3. D R Congo

The country is the land of opportunities wide open to everybody and agricultural sector is one of the priority sectors. In order to access these opportunities, the Government recommends the strategies such as: Public – Private Partnership, Public – Public Partnership and Private – Private Partnership in agriculture, forest and hydrographic, re-launch of food crops: maize, rice, tomatoes, groundnuts, bananas, resumption of palm-tree exploitation (Bandundu and Equateur), re-launch of income-generating farming: cotton, coffee, hevea, tea, cocoa, sugar cane farming, production and transportation of rough lumber (Equateur, Eastern Province, both Kasai, Bandundu, Mayumbe), bio-fuel production from palm oil, jatropha, seaweed of the river and lakes, etc, industrial timber processing (Kinshasa, Kisangani, Kananga), wood pulp production (Kinshasa), cattle breeding (Katanga, Kivu, Eastern Province, Bas-Congo), pig breeding and poultry farming all over DRC, milk production (Katanga, Kivu, Eastern Province, Bas-Congo), rehabilitation of the agro-industrial Domain of N’sele (Kinshasa) and Fluvial, sea and lake fishing. DRC’s food crops potential is tremendous and possible in manoic, maize, rice, groundnut, plantain, potato, yam, wheat, sorghum, bean, soya beans, tarot and sweet potato and market gardening is open for onion and tomato. The income-generating farming prefers fibre, hevea, millet, palm-tree, coffee, cinchona, cocoa, tobacco, cotton, pyrethrum, tea, gourd, sugar-cane, papaine, sesame, urena and voandzou (Invest in D R Congo, 2012: 12).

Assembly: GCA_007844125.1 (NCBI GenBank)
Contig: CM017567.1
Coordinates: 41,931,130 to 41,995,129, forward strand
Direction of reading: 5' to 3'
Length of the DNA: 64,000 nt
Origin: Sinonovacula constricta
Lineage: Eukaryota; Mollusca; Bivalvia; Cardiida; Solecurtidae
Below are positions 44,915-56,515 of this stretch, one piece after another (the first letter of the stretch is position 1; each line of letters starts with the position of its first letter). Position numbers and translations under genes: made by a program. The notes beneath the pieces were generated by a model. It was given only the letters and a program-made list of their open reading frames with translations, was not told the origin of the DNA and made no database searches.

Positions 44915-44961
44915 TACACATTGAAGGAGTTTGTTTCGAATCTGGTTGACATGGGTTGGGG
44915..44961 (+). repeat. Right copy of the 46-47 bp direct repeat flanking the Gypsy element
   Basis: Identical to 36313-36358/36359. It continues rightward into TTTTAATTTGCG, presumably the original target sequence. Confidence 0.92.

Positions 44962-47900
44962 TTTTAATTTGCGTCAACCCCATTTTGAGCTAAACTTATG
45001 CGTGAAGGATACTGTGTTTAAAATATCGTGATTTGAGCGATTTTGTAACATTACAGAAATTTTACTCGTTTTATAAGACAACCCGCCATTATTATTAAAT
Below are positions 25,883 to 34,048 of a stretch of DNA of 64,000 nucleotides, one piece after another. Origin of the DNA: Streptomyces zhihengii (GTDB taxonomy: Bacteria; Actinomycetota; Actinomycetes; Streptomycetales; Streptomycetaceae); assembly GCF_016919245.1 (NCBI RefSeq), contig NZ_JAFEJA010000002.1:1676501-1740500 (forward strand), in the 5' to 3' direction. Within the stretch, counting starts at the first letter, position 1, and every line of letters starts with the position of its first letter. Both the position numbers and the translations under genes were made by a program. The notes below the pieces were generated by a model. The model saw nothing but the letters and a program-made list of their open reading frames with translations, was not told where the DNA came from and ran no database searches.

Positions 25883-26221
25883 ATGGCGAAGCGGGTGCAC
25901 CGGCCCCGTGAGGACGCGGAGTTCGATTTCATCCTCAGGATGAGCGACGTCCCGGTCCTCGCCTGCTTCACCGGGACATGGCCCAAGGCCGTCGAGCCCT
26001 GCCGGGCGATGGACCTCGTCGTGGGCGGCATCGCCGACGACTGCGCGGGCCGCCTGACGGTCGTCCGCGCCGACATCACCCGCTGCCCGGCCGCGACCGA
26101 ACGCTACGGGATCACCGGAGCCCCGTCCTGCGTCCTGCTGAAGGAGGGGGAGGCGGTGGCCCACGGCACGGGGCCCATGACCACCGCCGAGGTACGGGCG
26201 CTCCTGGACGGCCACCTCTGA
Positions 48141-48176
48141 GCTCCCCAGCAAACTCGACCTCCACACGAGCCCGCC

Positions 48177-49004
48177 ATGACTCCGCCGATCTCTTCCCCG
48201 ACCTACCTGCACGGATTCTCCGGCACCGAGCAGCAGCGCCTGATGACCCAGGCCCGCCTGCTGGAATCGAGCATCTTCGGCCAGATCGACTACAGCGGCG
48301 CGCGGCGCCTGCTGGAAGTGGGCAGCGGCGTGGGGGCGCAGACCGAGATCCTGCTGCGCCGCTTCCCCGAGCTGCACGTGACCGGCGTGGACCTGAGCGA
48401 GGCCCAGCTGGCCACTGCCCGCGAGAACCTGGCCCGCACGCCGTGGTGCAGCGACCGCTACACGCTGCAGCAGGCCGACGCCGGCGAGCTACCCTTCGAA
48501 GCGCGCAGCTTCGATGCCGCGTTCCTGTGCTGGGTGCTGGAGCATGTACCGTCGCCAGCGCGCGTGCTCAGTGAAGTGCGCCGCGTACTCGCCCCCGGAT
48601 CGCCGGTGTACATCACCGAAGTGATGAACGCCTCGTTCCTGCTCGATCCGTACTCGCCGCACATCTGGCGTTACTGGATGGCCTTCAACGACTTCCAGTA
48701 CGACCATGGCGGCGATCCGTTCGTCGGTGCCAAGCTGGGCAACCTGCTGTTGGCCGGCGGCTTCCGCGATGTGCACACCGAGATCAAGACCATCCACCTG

4. Ethiopia

The country has 111 million hectare of land out of which 74.3 million (45% of the total area) is suitable for agriculture. However due to underdevelopment only 18 million hectare is under cultivation. The government offers about 3 million hectare (5% of the available land) to local and foreign investors. The prominent investor ‘Sheikh Mohamad Al-Amoudi currently leases 10,000 hectares for a pilot project for rice production in Gambella Regional State. Under the agreement his company will be allowed to export no more than 60% of its production and 40% will be for local consumption. He is currently looking to increase the investment to US$450 million and expand the area for cultivation’ (Ethiopia: Land of Tomorrow, 2012: 5). The foreign investors may look for products such as: